A Day in the Life

Homeschooling and Medieval Living

A Good Book

– From the Daily Compass:

In the pages of a book our imagination meets the imagination of the author, and page by page something new is created in the space between two people who will most likely never meet. How’s that for a miracle?

What have you discovered lately between the pages of a book (or e-reader)?

I just finished reading Just After Sunset by Stephen King. I have not read much of Stephen King in the past. I read It and decided that he wasn’t for me. It seemed a bit silly really and did not scare me at all. Years later, I read Wizard and Glass and liked it. So, when I came across the collection of short stories in some books I had been given, I decided to give him another go.

Just After Sunset is wonderful. The book is a collection of some of his short stories. Not all of them are even in the horror genre. “The Things They Left Behind” is very sad. It is about the attack on September 11, 2001.  I thought it would be a small dedication piece. I was wrong. This story really rocked me. In it, the author speaks of possessions and how they actually possess the owner. King spoke of Thoreau and how we tend to be tied down by what we own. In it, King says “As infants, our first victory comes in grasping some bit of the world, usually our mothers’ fingers. Later we discover that the world, and the things of the world, are grasping us, and have been all along.” I mentioned in another post how this really affected me and my way of thinking about objects (see “Antiques“).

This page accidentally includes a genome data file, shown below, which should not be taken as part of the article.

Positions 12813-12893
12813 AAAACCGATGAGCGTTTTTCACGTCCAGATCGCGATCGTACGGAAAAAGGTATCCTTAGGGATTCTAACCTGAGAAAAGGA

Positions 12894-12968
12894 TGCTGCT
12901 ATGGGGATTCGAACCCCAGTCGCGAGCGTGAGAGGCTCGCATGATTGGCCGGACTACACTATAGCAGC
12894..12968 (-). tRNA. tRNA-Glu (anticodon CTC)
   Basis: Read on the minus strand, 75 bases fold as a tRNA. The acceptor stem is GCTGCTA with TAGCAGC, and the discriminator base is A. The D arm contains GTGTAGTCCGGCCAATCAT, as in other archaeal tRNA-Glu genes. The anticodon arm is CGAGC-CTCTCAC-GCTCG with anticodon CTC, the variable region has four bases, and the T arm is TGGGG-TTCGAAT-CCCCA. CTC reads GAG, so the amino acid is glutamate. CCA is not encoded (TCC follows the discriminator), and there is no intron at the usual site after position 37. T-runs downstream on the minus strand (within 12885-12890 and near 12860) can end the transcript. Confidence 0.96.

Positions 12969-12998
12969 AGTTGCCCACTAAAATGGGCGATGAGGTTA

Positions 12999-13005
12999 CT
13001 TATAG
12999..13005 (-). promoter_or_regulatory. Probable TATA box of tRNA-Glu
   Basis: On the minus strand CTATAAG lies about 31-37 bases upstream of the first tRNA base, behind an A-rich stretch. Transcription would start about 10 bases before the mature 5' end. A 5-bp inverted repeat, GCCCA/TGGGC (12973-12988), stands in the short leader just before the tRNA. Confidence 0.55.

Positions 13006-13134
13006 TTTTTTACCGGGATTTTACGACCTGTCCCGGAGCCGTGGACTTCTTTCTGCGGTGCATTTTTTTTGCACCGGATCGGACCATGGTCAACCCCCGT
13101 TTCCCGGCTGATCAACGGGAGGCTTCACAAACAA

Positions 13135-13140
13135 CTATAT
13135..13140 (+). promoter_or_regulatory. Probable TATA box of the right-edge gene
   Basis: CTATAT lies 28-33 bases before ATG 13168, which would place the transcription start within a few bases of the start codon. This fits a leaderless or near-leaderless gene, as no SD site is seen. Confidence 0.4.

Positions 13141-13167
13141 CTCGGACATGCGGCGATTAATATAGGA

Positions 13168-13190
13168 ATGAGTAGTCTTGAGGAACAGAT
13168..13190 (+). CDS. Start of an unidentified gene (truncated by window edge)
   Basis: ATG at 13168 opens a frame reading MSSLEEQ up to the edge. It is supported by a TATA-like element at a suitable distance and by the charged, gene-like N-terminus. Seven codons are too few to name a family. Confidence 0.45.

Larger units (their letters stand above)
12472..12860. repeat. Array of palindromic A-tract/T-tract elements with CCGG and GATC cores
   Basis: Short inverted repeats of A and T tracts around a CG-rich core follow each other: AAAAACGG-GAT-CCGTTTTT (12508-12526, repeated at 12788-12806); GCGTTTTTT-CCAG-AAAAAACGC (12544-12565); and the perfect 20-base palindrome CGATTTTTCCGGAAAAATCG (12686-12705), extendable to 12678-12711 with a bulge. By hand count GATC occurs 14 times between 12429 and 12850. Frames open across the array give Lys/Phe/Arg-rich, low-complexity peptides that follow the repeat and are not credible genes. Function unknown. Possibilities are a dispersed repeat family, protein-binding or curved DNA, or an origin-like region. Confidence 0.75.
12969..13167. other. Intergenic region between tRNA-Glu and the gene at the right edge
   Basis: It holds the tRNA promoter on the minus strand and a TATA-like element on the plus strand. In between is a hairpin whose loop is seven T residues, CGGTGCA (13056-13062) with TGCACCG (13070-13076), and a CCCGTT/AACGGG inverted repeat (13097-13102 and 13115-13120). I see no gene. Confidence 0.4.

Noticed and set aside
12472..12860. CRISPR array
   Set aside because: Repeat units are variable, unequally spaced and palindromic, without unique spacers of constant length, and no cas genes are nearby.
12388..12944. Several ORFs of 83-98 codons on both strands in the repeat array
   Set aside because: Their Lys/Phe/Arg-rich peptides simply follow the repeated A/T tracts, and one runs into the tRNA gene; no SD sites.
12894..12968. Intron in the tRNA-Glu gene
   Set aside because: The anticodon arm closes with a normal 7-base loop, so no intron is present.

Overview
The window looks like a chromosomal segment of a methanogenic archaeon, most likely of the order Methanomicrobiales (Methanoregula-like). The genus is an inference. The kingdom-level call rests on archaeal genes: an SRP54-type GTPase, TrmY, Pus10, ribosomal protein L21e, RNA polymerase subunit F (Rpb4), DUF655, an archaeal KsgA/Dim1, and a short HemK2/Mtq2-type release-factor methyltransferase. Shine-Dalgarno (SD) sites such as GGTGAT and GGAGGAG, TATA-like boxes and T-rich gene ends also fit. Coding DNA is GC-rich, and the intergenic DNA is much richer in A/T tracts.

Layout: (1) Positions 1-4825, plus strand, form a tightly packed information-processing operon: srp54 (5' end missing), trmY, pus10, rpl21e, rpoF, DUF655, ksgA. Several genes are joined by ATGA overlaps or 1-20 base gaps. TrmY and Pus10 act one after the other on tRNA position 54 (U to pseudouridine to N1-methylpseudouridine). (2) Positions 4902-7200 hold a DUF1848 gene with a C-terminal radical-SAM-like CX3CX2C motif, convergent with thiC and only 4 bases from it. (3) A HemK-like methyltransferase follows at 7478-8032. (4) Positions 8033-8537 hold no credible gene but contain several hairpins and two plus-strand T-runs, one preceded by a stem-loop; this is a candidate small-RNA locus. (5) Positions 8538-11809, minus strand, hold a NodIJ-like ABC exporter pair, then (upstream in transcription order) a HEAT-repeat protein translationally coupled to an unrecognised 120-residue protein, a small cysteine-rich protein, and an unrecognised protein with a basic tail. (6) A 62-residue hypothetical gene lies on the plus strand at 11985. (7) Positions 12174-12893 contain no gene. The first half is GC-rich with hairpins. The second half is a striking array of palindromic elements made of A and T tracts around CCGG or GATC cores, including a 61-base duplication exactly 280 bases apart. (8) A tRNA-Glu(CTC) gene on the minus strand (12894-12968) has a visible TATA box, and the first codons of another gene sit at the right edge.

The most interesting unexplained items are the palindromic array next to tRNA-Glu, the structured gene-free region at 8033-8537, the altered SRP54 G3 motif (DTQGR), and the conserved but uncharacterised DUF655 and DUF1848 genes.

King’s story “Rest Stop” is based on a true situation. It is about an author who overhears a man beating his girlfriend in a bathroom.  It made me think of the UU’s stance on helping our fellow man. What would I have done in a similar situation. I would probably have gone to my car and called the police. Then, I would have stayed in my car and watched for the couple to emerge. Maybe. Being a small woman (five foot even), I would not feel confident about going after the guy. I have talked to my husband about self defense training. I will not carry a gun. So many people around me are so happy about getting their CHL. I am not that type of person. It is not that I am against guns. I feel that gun control laws will not really keep guns away from criminals. They will only keep guns away from the rest of us who want to defend ourselves. I say “us” but I mean those who want to use weapons to defend themselves. More power to them. I don’t carry weapons. I feel if it is my time to go, then it is my time to go. I am learning how to fight and how to disarm. That is enough for me. If the time came that the only alternative to losing my child or my own life was to use a gun, I would. I would even shoot the person trying to kill us. But, I will not carry a gun. That is just not me.